Brian Alger has just posted an eloquent entry on Conversations of great quality. (Partly in response to my earlier posting here.) Here are a few highlights:
Under the power of networks the days of trite slogans, cute logos and superificial advertising are over. In a networked society, a brand is a kind of network, and a network is inspired by quality conversations between people. The notion of copywriters sitting and coming up with various kinds of tag lines, etc., will implode – they simply won’t be needed as much. For one thing, a quality conversation will effectively nullify superficial marketing and advertising techniques. And the brand will not flow through a hierarchy(i.e. – corporate structure through to public awareness), but through networks (i.e. – many to many). People, consumers, will learn about products and services via networked learning environments and their thoughts and actions will irrevocably become part of the brand identity..
John’s point that marketing people must generate conversations involves a fundamental shift (re-distribution) of power, and will serve to bring marketers and advertisers into much closer proximity with the living and breathing human beings that buy their products and services. If the power of knowledge is in sharing, then consumers will do as much, and perhaps more, of the sharing than marketers can ever hope to. Marketers will need to develop new skill sets that make them expert at facilitating quality conversations…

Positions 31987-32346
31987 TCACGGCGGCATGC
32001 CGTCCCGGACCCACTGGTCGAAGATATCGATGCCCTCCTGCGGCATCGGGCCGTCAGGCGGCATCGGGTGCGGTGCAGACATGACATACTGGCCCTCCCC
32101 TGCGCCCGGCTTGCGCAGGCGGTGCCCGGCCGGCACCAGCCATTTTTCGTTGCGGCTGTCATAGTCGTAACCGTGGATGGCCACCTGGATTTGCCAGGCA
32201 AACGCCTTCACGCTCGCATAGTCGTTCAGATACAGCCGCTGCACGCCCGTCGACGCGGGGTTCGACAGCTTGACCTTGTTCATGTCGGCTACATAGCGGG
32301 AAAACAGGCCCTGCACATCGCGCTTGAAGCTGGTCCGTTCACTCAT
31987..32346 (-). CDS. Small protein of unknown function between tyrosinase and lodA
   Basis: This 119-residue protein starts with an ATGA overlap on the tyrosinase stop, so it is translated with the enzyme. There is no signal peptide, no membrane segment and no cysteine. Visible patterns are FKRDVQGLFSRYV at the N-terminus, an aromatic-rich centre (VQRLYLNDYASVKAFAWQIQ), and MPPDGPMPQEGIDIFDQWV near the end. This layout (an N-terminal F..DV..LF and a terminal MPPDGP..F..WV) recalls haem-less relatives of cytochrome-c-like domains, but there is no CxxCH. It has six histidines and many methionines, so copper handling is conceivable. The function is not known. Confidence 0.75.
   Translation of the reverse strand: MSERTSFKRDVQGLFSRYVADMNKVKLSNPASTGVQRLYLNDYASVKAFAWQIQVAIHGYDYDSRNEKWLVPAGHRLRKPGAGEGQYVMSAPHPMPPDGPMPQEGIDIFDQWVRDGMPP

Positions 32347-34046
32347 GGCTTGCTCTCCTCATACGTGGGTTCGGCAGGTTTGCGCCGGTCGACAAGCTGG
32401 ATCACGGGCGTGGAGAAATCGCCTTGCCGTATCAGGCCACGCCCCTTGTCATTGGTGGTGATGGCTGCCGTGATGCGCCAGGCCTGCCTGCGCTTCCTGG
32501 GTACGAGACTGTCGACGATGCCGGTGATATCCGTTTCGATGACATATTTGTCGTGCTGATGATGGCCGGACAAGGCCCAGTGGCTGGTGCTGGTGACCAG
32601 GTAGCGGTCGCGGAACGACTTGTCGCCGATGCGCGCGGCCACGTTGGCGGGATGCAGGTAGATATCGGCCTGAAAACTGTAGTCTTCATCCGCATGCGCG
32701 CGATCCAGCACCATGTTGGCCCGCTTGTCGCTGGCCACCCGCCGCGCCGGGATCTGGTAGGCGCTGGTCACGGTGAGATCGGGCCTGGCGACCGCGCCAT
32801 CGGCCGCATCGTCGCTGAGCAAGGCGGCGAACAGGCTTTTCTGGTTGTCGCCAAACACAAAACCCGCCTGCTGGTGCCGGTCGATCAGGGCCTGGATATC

I’m not one for forecasting, but it seems reasonable to consider the possibility that brands and marketing will, out of necessity, evolve toward becoming network learning environments in which “conversations of great quality” form the essence of the brand image
I particular want to cheer the point about marketing facilitating conversations. That is a world away from the dominant, arrogant mindset in which marketers see themeselves as controlling the dialogue.
Also, a propos Butterfly Moments, Brian’s entry highlights a pretty big one. He is at a physiotherapy appointment…
During my workout I started up a conversation with a fellow that I had seen from time to time, but never really took spoke to in any detail. So, keeping with the tradition of the culture of physiotherapy, I provided the most common opening line, “You here for ACL as well?” His answer was startling and resulted in a long conversation which, to my physiotherapist’s chagrin, cut short my workout.
“I nearly lost my life,” Ron responded, “and I can only thank God that I am still here.”
I think that would qualify quite high in Tony Goodson’s taxonomy!